It’s taken some time, but in his third year, Anunoby is breaking out. Hey! Anakin was trained for a decade or so and many Jedis trained for even longer. Granted, Luke learned quickly, but he was a protege. On the season, Anunoby is a top 65 player for fantasy. He provides some points, tres, boards, steals, and blocks. The dimes are light and the free throw shooting is poor, but the field goal percentage is high. Is he on the same arc as teammate Pascal Siakam? Well, both are similar physically and both were known as athletes who could play defense but were offensively challenged. After his rookie season, Siakam finished as the 258th player for fantasy. The following year, he improved to 188th. In the third-year breakout, he was the 41st player for fantasy. Anunoby was the 283th player his rookie year. The second year, he finished as the 287th player. He’s now the 65th player. Not exactly the same path, but both broke out in the third year.

Here’s what else I saw last night:

Please, blog, may I have some more?

Leading up to the 2018 NBA Draft, there was much chatter about a certain 19-year-old from Slovenia who signed a contract with one of the top teams in Europe, Real Madrid, at the tender age of 13. In 2015, at the age of 16, he made his professional debut, making him the third-youngest player to make a debut in The Liga ACB, the top division in the Spanish basketball league. Within only two years, this wizard guided Real Madrid to a EuroLeague finals victory and earned the EuroLeague MVP award. Watching the YouTube highlights, you saw the step-back tres, the amazing handles, exquisite passing, and high IQ. He was no doubt the next best thing. Beep. Boop. Bop. You know what is no doubt the best thing? The Stocktonator. The weird thing, though, was that there were some who questioned his ability to play in the League due to the lack of athleticism and the fact that he didn’t play in the States. “He’s good, but he ain’t Doncic!!”, they said. Well, Luka Doncic has been taking a [email protected]#t on all the haters and put up what has become a daily stat line yesterday:

PTS REB AST STL BLK TOV 3PT FG FT
41 6 10 2 1 6 5/14 15/29 6/8

On the season, Doncic is the number five player for fantasy. He’s averaging 33.9 minutes, 30.6 points, 3.3 tres, 10.1 boards, 9.8 dimes, 1.3 steals, and is shooting 49% from the field and 81% from the line. The only blemishes are the 4.6 turnovers and lack of blocks. In his rookie season, Doncic ended as the #100 player for fantasy, primarily due to the 42% shooting from the field and 71% from the free throw line. You do the math. Really, all we can do is bow down and sing our praises.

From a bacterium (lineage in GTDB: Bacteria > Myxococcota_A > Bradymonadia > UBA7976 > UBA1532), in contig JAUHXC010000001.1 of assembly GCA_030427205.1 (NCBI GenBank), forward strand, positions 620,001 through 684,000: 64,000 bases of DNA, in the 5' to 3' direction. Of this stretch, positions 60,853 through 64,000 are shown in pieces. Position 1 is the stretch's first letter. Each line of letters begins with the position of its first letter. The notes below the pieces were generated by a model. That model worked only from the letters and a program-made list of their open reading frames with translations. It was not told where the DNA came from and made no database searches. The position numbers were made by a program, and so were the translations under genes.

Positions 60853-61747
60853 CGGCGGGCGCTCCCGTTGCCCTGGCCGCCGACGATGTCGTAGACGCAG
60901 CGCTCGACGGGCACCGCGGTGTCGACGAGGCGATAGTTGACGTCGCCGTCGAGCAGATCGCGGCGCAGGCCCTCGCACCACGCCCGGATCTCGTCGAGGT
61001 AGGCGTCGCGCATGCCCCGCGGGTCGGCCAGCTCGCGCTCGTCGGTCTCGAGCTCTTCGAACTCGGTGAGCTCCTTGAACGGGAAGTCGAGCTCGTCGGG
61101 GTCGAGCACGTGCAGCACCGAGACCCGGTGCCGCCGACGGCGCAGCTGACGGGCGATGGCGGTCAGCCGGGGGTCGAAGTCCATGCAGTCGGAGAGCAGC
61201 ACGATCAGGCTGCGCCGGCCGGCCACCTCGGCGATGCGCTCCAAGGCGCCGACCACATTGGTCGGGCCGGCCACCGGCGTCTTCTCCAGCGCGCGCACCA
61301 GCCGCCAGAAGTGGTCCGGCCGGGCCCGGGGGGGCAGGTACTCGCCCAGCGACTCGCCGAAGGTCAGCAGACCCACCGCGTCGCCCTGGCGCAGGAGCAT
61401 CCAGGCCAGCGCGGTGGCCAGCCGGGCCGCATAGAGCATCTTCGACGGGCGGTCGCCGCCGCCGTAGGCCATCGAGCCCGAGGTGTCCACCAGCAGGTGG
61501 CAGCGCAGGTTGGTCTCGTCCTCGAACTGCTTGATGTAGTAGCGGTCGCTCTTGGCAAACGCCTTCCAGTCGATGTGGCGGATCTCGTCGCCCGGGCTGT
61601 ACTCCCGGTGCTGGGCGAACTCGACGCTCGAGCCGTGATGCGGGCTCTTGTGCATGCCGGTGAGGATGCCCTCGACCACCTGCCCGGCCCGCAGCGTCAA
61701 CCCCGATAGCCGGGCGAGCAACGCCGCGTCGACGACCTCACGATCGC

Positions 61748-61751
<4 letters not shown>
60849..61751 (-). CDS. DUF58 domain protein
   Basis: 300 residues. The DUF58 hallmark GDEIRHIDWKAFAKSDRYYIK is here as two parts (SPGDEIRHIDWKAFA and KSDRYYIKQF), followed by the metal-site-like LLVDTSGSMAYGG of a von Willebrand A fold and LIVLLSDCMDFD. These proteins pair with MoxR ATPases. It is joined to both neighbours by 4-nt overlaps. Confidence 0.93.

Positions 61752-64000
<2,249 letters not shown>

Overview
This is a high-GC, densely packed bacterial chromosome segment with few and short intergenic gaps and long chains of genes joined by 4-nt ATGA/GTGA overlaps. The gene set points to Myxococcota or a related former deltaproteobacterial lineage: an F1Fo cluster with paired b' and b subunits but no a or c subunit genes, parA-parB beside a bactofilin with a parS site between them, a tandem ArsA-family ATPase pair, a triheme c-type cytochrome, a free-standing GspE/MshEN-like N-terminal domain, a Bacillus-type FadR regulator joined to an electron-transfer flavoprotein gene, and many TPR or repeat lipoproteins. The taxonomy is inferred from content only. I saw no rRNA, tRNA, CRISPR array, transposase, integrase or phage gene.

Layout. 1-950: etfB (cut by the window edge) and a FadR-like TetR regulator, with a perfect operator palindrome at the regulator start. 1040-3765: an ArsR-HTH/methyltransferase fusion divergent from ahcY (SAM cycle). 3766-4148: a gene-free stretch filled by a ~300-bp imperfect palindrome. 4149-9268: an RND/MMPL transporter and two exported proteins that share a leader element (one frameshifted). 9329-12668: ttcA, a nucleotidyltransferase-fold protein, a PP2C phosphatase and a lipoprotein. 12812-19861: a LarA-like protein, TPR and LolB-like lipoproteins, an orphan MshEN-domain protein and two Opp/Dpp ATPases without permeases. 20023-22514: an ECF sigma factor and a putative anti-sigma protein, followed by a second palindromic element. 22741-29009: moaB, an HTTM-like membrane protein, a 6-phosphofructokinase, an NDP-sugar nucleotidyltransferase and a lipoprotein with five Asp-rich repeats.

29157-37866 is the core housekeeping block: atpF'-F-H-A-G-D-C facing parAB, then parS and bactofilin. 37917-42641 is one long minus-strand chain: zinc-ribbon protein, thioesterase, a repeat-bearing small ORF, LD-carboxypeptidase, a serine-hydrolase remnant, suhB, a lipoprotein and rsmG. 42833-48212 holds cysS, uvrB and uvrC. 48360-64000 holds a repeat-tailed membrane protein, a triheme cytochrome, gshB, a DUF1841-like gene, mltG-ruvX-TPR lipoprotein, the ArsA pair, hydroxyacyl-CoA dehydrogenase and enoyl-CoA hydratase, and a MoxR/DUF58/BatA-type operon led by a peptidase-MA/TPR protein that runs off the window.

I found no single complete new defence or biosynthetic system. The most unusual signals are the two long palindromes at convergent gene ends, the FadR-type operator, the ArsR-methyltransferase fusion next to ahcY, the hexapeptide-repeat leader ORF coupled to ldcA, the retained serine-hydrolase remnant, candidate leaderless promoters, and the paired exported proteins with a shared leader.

Shoutout to Isaac Lee and the Ringer for that all-time video.

Here’s what else I saw yesterday:

Please, blog, may I have some more?

Imagine you just got crossed up really badly by James Harden, allowed a massive three, and fouled out of the game with under two minutes left to go. Harden’s three allowed his Rockets to go up by five against your team. You exit the game with this stat line:

PTS REB AST STL BLK TOV 3PT FG FT
6 3 0 1 0 1 1-2 2-6 1-2

You probably wouldn’t be too arrogant, or braggadocious, if you will. But you’re not Pat Beverley, and Pat Beverley isn’t you.

Because after Russell Westbrook missed a three to take the lead after a late Clippers surge in the final 100 ticks, Beverley was seen mocking Russell Westbrook’s three-point stroke from the bench. Jumping around, giddy as hell, looking right at the opposing bench while he mimicked the missed three and the subsequent loss for the Rockets. The cojones on this guy!

Luckily, his teammates were there to bail him out and allow for that celebration. Here are notable stats from that game and from around the league on Friday night.

Please, blog, may I have some more?

It took 171 games, over two seasons, and 5800 minutes played, but Ben Simmons finally did it. He drained his first tres.

I know you have doubts, but tape don’t lie….

The fact that I’m making Simmons the lede for making a tres is sad, but what’s worse is that it took him 171 games, two seasons, and 5800 minutes! Now, let’s not forget that on this historic and momentous night, Simmons actually played a great overall game:

PTS REB AST STL BLK TOV 3PT FG FT
18 7 13 1 1 1 1/1 7/9 3/4

In a whopping 42 minutes! Yes, it was against the Knicks but whatever. Production is production. Beep. Boop. Bop. You know what always provides the production? The Stocktonator. For fantasy, Simmons is such an interesting player because he leads you down the punt one, punt two, punt three category strategy (tres, ft%, and turnovers). But, but, but….he has nightly “mess around” potential and will get his block and steal on. On the season, he’s a top 40 player despite his shortcomings.